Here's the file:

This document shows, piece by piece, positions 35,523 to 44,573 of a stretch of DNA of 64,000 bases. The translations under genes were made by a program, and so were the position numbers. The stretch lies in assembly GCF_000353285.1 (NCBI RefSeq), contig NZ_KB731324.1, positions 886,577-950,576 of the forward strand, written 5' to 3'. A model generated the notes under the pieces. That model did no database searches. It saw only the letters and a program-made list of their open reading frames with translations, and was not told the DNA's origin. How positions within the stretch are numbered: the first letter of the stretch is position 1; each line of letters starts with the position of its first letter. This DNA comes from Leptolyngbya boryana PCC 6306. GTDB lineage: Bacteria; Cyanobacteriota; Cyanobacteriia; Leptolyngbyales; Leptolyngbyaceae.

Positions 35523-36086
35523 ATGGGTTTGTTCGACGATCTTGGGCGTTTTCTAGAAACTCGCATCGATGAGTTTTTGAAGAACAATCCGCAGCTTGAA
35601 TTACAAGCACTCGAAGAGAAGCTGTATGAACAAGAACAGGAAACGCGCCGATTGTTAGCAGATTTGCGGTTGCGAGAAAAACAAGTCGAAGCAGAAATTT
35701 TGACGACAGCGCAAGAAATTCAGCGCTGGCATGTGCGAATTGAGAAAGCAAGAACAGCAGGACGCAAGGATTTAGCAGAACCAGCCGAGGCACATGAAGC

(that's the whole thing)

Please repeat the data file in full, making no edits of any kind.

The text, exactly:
This document shows, piece by piece, positions 35,523 to 44,573 of a stretch of DNA of 64,000 bases. The translations under genes were made by a program, and so were the position numbers. The stretch lies in assembly GCF_000353285.1 (NCBI RefSeq), contig NZ_KB731324.1, positions 886,577-950,576 of the forward strand, written 5' to 3'. A model generated the notes under the pieces. That model did no database searches. It saw only the letters and a program-made list of their open reading frames with translations, and was not told the DNA's origin. How positions within the stretch are numbered: the first letter of the stretch is position 1; each line of letters starts with the position of its first letter. This DNA comes from Leptolyngbya boryana PCC 6306. GTDB lineage: Bacteria; Cyanobacteriota; Cyanobacteriia; Leptolyngbyales; Leptolyngbyaceae.

Positions 35523-36086
35523 ATGGGTTTGTTCGACGATCTTGGGCGTTTTCTAGAAACTCGCATCGATGAGTTTTTGAAGAACAATCCGCAGCTTGAA
35601 TTACAAGCACTCGAAGAGAAGCTGTATGAACAAGAACAGGAAACGCGCCGATTGTTAGCAGATTTGCGGTTGCGAGAAAAACAAGTCGAAGCAGAAATTT
35701 TGACGACAGCGCAAGAAATTCAGCGCTGGCATGTGCGAATTGAGAAAGCAAGAACAGCAGGACGCAAGGATTTAGCAGAACCAGCCGAGGCACATGAAGC